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Director Musings: Will Davis on tick, tick...BOOM!

Digging through this show has been such a great journey through the mind of someone who clearly was a student, a lover, and I’ll even say a nerd about storytelling and musical theatre. Seeing the actors go from scene to scene and prove how well balanced Jonathan Larson is about drama and comedy makes you feel like you’re seeing the inner workings that make Shakespeare great. In a short time he finds a way to give you all of the emotions, the ups and downs of these characters and their lives. It’s evident on the page, but it’s even more clear on the stage. And maybe the most selfishly fun part of this is seeing a theatre person use their own writing to tell their story, and even use it as therapy. Mr Larson lays his brain open and bare for us to see his wants, his worries, his loves, and his fears.

Another unique way to look at this story has been comparing it to the film on Netflix with Andrew Garfield. We live in a world of adaptations, but most often those go from a book to the screen, be it TV or film. There are too many to list, but I’m sure you can think of a few examples that have left you wanting. This adaptation was different though. It is taken from the musical but not directly, the way you see with other major musicals like Les Mis and Little Shop of Horrors. Those mostly stayed very true to the original book, music, and lyrics (aside from a fairly major, but understandable, deviation at the end of Little Shop). In the film of Tick, Tick, Boom, we see what truly is an adaptation. The story is changed, edited, and even songs are added, moved, and removed. All of this with good reason. One is audience size. A musical is never meant to be seen by a cast outnumbering the audience, while a made-for-Netflix film was never intended to be seen by more that probably six people. Another is the nature and culture of film, lending it to a more naturalistic style.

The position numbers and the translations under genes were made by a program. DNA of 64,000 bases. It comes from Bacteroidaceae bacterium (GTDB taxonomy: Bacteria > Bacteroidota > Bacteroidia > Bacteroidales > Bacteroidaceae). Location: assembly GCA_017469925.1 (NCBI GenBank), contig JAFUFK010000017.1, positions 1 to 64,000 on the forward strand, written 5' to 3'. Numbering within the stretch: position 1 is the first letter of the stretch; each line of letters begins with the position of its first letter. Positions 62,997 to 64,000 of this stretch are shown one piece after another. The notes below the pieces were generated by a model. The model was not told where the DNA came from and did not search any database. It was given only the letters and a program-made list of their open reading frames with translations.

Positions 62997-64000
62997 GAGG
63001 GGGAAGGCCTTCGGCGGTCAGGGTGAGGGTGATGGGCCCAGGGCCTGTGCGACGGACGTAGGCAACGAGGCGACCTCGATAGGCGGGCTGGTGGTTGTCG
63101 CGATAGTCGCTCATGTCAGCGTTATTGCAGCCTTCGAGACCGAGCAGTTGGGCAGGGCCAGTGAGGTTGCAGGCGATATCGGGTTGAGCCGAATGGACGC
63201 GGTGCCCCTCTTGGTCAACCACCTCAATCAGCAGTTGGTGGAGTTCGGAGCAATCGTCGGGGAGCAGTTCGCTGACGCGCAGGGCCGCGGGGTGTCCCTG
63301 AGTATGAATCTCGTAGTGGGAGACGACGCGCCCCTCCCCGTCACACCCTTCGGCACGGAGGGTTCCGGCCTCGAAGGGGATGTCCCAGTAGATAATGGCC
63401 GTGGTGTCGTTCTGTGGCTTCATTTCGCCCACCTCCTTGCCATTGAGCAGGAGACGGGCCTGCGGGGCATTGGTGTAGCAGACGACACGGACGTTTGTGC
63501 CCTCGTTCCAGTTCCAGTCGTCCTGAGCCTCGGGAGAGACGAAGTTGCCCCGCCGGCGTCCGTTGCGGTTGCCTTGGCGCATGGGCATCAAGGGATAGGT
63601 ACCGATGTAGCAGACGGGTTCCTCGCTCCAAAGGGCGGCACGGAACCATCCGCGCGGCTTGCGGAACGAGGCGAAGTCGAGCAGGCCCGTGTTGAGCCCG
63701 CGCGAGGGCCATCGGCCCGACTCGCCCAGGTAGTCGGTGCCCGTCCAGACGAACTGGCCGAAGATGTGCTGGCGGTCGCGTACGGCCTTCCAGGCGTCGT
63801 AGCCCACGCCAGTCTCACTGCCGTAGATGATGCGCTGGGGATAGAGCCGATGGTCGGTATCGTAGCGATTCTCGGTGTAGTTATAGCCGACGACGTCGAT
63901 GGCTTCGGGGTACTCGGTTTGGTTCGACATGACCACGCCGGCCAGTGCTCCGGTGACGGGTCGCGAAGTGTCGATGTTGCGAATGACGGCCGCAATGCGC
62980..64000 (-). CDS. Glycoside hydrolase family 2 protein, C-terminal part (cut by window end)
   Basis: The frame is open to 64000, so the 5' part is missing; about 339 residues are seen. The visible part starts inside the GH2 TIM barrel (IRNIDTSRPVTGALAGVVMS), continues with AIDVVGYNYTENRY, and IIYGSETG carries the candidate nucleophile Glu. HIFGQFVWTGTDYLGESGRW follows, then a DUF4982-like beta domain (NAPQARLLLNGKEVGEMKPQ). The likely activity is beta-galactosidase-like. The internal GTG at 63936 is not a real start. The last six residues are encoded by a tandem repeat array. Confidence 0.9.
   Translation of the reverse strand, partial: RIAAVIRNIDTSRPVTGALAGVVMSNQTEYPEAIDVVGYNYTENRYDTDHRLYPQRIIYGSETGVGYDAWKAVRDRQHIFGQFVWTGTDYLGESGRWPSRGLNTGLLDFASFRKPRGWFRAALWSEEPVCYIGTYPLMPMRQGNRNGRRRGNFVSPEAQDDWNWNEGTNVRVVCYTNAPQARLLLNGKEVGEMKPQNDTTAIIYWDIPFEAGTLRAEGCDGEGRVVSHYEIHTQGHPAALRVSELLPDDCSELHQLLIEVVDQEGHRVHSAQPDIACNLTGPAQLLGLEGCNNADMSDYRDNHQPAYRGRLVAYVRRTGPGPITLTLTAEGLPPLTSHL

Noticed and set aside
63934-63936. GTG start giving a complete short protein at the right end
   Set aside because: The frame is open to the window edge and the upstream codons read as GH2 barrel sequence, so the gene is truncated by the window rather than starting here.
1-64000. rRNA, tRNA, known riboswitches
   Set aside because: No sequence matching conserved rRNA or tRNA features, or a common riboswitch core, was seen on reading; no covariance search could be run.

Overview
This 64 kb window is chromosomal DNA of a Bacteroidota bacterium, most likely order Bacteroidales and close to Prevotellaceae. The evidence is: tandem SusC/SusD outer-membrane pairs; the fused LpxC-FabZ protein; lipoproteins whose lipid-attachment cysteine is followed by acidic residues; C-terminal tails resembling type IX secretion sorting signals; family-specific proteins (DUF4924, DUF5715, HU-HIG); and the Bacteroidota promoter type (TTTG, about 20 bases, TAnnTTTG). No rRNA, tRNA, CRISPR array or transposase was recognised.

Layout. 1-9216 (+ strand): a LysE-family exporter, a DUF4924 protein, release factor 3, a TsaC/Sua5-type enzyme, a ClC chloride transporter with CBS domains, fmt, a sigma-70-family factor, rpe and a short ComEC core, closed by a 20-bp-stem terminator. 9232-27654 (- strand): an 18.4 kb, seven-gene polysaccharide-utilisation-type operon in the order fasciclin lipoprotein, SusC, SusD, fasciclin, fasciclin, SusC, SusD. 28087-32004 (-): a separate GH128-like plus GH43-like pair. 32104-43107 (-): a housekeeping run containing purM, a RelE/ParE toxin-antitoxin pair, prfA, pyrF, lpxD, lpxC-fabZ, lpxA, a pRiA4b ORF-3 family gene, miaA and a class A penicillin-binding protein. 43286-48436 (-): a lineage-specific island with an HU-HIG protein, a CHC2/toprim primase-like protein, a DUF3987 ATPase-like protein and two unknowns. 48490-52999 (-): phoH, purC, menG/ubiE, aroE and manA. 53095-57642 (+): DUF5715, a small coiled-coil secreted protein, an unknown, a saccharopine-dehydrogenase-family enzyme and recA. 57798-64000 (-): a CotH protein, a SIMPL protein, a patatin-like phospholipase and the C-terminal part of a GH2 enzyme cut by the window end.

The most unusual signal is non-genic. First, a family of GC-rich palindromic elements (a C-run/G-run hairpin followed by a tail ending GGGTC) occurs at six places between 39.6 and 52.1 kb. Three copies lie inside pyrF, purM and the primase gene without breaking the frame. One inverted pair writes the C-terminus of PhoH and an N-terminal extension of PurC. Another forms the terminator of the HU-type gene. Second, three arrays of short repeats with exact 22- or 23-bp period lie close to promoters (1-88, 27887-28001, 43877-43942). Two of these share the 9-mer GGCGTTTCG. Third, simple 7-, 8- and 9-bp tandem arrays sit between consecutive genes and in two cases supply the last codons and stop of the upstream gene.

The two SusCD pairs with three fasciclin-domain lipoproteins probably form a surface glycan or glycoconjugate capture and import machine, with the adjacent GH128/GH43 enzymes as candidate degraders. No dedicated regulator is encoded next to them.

But the truly major difference is the writer. Jonathan Larson can say anything he wants about himself, even the somewhat fictionalized version of himself in his own musical. The film, however, cannot. Well, it can, but I wouldn't want to be the one to give a hint of a slight to the man who changed musical theatre worldwide AND passed away at the age of 35. The film rarely shows him in a bad light because the film is an homage to an incredible talent that never got to see his own success! Truly, a tragedy.

In this staged version however, Mr Larson doesn't pull punches. We see a man so deep in his own story that he forgets to look up. He misses major moments in his friends lives, to all of their detriment. He hurts those he loves on his path, not because he is a bad person, but because he is a foulable person, like all of us. The film can't show us this man, nor should it. The stage production allows us this freedom, forces it on us actually. We get a beautiful warning of what we may miss, if we can't step back and consider not what we do but why we do it. To quote another writer I truly respect "if you think about yourself too much, then you ruin who you love."

Please take the humility and bravery of Jonathan Larson sharing his struggle, and let it ease yours. Take a look around at all the beauty you have in your life and be thankful for it. It dissapear in a heartbeat.


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